When it comes to installing insulation, many homeowners forget that their garage needs it too – especially one that’s attached to your home. An under-insulated garage will not only make it harder to regulate your home temperature, it’ll also make it less comfortable to work in and make it easier for fumes to seep through the walls. If you don’t want to hire someone (like us!) to insulate your garage for you, you can do it yourself. Here’s how to insulate a garage:
What you’ll need to insulate your garage:
- Paper-Faced Insulation Batts
- Spray Foam Insulation
- Silicone Caulk
In addition to insulating your garage, we suggest air sealing the walls between the garage and your home in order to reduce the amount of fumes that can seep between the two.
- In order to air seal the wall cavities, start by examining the wall area for holes or cracks.
- Fill in any holes or cracks you find with spray foam insulation, then continue on to the areas where the walls meet stud supports. Spray an even amount of insulation into all of these areas and let it dry.
- If you have any light swtiches or electrical outlets that protrude into your home’s living space, you can seal the perimeter using silicone caulk. Simply run a bead of caulk around the area and around any holes where wires enter and exit.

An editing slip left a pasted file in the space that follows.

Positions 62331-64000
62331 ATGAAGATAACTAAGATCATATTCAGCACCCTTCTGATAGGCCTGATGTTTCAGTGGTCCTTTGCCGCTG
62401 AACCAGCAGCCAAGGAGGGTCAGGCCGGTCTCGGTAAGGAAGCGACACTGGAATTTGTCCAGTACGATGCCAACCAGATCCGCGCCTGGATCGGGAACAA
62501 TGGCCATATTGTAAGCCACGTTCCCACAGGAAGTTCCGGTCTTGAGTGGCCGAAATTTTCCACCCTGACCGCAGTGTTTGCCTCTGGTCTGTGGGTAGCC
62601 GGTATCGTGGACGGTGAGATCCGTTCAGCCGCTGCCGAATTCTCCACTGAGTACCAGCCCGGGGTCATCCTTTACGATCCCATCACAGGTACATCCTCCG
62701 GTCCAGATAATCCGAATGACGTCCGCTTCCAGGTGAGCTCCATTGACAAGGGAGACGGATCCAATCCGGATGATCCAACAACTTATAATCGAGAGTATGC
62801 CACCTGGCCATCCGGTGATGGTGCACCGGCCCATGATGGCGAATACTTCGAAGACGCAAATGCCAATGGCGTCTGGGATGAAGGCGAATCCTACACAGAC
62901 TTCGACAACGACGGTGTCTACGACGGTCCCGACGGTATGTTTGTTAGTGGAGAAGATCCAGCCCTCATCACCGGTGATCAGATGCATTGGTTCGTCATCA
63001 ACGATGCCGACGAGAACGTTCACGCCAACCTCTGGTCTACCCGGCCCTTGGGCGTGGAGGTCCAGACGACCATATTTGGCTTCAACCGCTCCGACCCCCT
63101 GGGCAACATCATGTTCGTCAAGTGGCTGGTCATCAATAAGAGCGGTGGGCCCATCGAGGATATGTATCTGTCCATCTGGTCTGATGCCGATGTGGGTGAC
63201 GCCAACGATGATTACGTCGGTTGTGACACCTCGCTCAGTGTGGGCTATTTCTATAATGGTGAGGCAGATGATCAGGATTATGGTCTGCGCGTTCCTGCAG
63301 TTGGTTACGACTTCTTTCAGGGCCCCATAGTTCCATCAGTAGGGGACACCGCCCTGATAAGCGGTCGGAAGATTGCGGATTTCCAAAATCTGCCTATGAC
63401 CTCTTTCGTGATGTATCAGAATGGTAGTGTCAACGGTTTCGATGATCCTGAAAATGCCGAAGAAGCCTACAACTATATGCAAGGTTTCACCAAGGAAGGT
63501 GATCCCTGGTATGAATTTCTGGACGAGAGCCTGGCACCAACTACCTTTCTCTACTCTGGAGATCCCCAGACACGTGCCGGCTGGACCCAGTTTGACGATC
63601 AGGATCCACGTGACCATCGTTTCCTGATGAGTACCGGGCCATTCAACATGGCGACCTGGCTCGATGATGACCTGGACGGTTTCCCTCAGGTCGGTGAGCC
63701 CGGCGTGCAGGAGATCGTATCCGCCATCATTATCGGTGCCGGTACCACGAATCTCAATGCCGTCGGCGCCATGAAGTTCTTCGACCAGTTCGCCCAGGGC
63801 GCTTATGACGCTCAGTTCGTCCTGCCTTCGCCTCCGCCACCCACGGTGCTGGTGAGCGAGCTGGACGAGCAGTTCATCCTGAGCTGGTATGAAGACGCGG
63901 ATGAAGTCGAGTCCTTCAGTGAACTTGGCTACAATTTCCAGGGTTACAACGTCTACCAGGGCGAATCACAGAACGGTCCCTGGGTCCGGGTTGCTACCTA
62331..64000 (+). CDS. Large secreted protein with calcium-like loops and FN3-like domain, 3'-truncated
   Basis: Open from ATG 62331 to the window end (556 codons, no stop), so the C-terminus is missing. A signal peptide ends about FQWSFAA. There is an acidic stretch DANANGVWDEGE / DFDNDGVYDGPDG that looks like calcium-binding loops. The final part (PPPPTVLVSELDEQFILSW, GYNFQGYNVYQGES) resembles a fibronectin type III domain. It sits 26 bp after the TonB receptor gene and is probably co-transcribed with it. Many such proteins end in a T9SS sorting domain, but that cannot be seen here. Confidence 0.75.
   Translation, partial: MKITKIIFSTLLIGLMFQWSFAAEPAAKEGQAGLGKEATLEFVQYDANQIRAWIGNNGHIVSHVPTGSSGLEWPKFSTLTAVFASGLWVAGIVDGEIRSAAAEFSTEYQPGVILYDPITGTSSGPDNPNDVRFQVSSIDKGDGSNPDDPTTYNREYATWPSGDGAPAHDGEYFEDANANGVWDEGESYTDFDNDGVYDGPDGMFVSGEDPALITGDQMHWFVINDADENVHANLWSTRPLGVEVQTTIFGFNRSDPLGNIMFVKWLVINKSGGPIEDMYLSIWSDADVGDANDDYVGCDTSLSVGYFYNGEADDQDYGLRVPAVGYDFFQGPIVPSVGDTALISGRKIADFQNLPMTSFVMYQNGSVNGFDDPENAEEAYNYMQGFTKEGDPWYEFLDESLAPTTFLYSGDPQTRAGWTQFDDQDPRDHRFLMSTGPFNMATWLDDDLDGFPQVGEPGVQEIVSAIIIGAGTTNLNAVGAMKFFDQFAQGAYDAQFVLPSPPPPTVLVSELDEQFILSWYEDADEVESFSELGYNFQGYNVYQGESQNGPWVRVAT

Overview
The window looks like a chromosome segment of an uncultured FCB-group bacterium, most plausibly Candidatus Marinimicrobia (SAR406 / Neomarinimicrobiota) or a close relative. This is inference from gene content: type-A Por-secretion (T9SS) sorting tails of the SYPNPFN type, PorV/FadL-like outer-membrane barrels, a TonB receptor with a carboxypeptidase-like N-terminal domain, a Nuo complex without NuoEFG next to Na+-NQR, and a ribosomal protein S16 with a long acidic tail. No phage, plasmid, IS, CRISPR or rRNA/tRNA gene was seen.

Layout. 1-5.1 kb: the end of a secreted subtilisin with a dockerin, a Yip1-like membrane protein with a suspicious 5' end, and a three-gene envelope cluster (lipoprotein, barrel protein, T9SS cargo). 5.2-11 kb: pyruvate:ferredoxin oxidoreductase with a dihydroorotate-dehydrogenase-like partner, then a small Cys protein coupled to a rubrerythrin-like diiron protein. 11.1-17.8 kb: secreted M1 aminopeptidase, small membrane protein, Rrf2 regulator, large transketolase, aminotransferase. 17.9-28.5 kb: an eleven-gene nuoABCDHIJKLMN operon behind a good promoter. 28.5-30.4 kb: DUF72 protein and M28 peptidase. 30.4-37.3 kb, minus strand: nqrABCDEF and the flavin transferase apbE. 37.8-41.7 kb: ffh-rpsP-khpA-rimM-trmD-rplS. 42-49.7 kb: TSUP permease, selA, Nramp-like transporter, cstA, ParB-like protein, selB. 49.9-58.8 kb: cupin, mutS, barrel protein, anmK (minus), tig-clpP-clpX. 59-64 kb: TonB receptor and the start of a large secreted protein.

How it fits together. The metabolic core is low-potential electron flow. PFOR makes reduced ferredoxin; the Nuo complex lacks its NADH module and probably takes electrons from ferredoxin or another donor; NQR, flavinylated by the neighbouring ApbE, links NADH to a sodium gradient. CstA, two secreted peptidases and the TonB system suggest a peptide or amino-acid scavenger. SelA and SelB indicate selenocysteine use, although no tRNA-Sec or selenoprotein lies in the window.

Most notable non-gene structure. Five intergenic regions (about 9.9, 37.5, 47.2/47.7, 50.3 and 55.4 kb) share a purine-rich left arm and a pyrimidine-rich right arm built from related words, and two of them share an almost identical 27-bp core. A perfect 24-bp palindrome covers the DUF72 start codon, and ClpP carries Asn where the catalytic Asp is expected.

- Then, wet your finger and smooth down the caulk.
- You’ll also want to caulk the gap between your floor and your walls.
When it comes to paper-faced insulation, you’ll want to install the paper side facing the living spaces of your home.
- Start by firmly pushing the top of the batt into the top of the stud bay (but don’t press too hard, or you’ll compress the R-value of the insulation).
- Continue along the bay until you reach the bottom, then repeat along the length of the wall.
- If you run into any obstructions (such as an electrical box), split the side of the batt and tuck the paper side underneath the box.
- Cut the batt above the box and curl the cut piece into the rest of the insulation.
- For areas of your garage that don’t face your home, install the insulation batts with the paper side facing outward.
- Once all of your insulation is in place, you can install drywall or plywood over it.